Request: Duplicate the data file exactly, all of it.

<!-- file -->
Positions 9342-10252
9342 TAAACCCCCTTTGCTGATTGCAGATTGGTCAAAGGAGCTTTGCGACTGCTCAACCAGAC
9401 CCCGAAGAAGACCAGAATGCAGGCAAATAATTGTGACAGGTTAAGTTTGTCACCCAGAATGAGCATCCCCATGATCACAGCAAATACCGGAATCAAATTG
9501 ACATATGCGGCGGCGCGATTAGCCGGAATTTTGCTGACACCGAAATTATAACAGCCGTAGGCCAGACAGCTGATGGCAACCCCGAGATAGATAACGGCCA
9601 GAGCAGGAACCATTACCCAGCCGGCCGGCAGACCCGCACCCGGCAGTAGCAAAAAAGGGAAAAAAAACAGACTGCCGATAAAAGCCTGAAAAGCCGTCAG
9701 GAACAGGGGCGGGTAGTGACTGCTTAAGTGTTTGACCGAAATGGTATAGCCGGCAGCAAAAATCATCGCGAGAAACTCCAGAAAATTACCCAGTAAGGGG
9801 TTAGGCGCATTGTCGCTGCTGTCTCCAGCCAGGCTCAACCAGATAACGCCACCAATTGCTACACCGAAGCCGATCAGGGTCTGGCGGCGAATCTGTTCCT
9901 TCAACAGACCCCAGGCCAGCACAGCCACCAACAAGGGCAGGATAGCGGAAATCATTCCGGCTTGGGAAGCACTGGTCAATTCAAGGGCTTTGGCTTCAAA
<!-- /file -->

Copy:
Positions 9342-10252
9342 TAAACCCCCTTTGCTGATTGCAGATTGGTCAAAGGAGCTTTGCGACTGCTCAACCAGAC
9401 CCCGAAGAAGACCAGAATGCAGGCAAATAATTGTGACAGGTTAAGTTTGTCACCCAGAATGAGCATCCCCATGATCACAGCAAATACCGGAATCAAATTG
9501 ACATATGCGGCGGCGCGATTAGCCGGAATTTTGCTGACACCGAAATTATAACAGCCGTAGGCCAGACAGCTGATGGCAACCCCGAGATAGATAACGGCCA
9601 GAGCAGGAACCATTACCCAGCCGGCCGGCAGACCCGCACCCGGCAGTAGCAAAAAAGGGAAAAAAAACAGACTGCCGATAAAAGCCTGAAAAGCCGTCAG
9701 GAACAGGGGCGGGTAGTGACTGCTTAAGTGTTTGACCGAAATGGTATAGCCGGCAGCAAAAATCATCGCGAGAAACTCCAGAAAATTACCCAGTAAGGGG
9801 TTAGGCGCATTGTCGCTGCTGTCTCCAGCCAGGCTCAACCAGATAACGCCACCAATTGCTACACCGAAGCCGATCAGGGTCTGGCGGCGAATCTGTTCCT
9901 TCAACAGACCCCAGGCCAGCACAGCCACCAACAAGGGCAGGATAGCGGAAATCATTCCGGCTTGGGAAGCACTGGTCAATTCAAGGGCTTTGGCTTCAAA